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Using the DOS copy command syntax to concatenate files:

copy file1.txt+file2.txt all.txt

I know I can do this...

copy file1.txt+file2.txt file1.txt

Is this efficient? Is it doing what I'm expecting? It works, but I want to know is it actually appending to file1.txt or is it copying file1.txt (bad), concatenating file2 and then renaming to file1.txt (which is not efficient)?

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As a side note, remember that you need to use the "/b" switch if you ever decide to use copy to cat binary files. –  Brian Knoblauch Jul 23 '10 at 18:43
    
Nobody here seems to think that the case of "huge files" is worth addressing, or giving a solution to. –  Milind R Sep 12 at 7:32

3 Answers 3

up vote 7 down vote accepted

copy is copying file1.txt and file2.txt into memory, concatenating them then writing out to file1.txt. It's not copying to a new file then renaming that file so really there's not much extra disk I/O.

You can also use type.

type file2.txt >> file1.txt

The >> operator appends text. But that will, of course, not work for binary files.

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2  
it should work fine for binary files. it's just not generally useful, because most binary data formats use some form of encapsulation such that even in the combined file, only the first file will be recognized & used. if you had, say, 2 raw PCM files, this would be a fine way to concatenate them (as opposed to 2 WAV files, where another program is needed to alter headers). –  quack quixote Nov 30 '09 at 17:56
1  
I was using the term renaming very loosely. If file1 and file2 are huge files I want file2 appended to file1 WITHOUT copying any file1 data (it is too big to copy again). Tyler, you have suggested it will copy file1.txt data. Using the type command, this will actually append? Thanks. –  clsturgeon Nov 30 '09 at 18:06
    
Be warned, though that old DOS versions failed to copy a target to the target with copy source+otherfile source. It resulted in a 64 kB source file because a 64 kB buffer was used for reading and writing, and after the first flush, the source was just 64 kB :-) no joke. –  TheBlastOne Mar 9 '12 at 8:22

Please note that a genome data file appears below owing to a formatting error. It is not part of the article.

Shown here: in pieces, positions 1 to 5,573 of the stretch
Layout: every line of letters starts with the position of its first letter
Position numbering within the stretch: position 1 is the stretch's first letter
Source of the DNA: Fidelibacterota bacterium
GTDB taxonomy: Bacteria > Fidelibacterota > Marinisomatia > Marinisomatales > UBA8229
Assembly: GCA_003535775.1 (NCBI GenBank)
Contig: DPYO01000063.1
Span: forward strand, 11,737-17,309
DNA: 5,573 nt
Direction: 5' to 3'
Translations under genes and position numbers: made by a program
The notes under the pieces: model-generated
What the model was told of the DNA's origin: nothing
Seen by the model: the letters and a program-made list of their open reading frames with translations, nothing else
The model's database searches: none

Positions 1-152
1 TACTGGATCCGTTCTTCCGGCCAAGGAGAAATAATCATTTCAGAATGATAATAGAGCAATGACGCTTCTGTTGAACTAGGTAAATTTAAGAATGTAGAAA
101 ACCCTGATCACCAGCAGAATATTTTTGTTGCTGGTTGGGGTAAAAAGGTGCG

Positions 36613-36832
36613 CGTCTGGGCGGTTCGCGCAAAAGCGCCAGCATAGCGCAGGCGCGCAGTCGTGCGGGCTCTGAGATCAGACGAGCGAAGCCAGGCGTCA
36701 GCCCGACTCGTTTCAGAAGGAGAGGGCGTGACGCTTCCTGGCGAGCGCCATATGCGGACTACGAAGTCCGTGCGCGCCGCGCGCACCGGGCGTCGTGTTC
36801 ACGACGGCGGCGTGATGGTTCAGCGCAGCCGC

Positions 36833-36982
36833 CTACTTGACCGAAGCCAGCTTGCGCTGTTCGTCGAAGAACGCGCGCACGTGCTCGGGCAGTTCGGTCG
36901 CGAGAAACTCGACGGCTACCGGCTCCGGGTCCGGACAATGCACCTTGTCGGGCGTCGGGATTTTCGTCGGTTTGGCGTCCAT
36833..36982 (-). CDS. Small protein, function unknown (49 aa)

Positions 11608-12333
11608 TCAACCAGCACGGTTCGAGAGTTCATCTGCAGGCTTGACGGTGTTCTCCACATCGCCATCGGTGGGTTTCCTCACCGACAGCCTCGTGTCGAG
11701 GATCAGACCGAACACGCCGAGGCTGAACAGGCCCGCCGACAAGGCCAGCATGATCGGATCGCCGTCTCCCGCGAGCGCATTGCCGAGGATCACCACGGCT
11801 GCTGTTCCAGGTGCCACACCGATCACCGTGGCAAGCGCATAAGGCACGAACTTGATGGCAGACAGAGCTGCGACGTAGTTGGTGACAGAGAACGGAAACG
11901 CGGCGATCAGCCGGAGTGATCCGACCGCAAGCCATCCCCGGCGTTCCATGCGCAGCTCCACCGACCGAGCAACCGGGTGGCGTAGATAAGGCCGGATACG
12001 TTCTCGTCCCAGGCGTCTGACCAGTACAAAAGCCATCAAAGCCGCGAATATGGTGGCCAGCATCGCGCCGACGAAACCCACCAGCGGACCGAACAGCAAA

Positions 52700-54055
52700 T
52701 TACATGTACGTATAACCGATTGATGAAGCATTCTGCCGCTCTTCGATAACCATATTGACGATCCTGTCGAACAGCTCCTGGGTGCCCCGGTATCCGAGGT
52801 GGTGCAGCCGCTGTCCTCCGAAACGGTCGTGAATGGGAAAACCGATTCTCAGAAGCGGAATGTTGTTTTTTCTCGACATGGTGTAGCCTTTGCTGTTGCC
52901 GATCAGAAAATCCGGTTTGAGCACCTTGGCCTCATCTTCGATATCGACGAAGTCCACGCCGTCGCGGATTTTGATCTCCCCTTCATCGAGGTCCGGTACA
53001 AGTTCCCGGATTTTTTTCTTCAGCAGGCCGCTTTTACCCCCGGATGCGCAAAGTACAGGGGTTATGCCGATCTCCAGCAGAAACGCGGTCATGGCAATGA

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> copy is copying … into memory, concatenating them then writing out to file1.txt. It's not copying to a new file then renaming that file so really there's not much extra disk I/O. That might be true for tiny files, but definitely not true for files of any significant size. What if the two files are huge? Do a test and you will notice that memory usage does not go up during the redirection. Therefore it is not combining them in memory. And of course it cannot combine them two the original file since it has not finished reading it, so it is using a temporary file/pipe. –  Synetech Sep 1 '12 at 23:51

Is this efficient?

Sure. However, using the the /b switch can/may increase performance by simply concatenating the bytes instead of processing the files as text. This is particularly noticeable when concatenating very large text files.

Is it doing what I'm expecting?

Usually yes, but if the file was made in Linux, Mac, or other system with differing file-/line-terminators, then it may give unexpected results. It is a good idea to use the /b switch in general, even for text files.

I want to know is it actually appending to file1.txt or is it copying file1.txt (bad), concatenating file2 and then renaming to file1.txt (which is not efficient)?

Yes, it is creating a new, temporary file, deleting the original, and renaming the temp file to the original name, but deleting and renaming take no time and unless the original file is massive, you won’t normally notice even the (redundant) copying of the original file.

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If they are of the same extension you could do this -

type *.txt >> fileout.tmp.

Then rename fileout.tmp to the proper extension.

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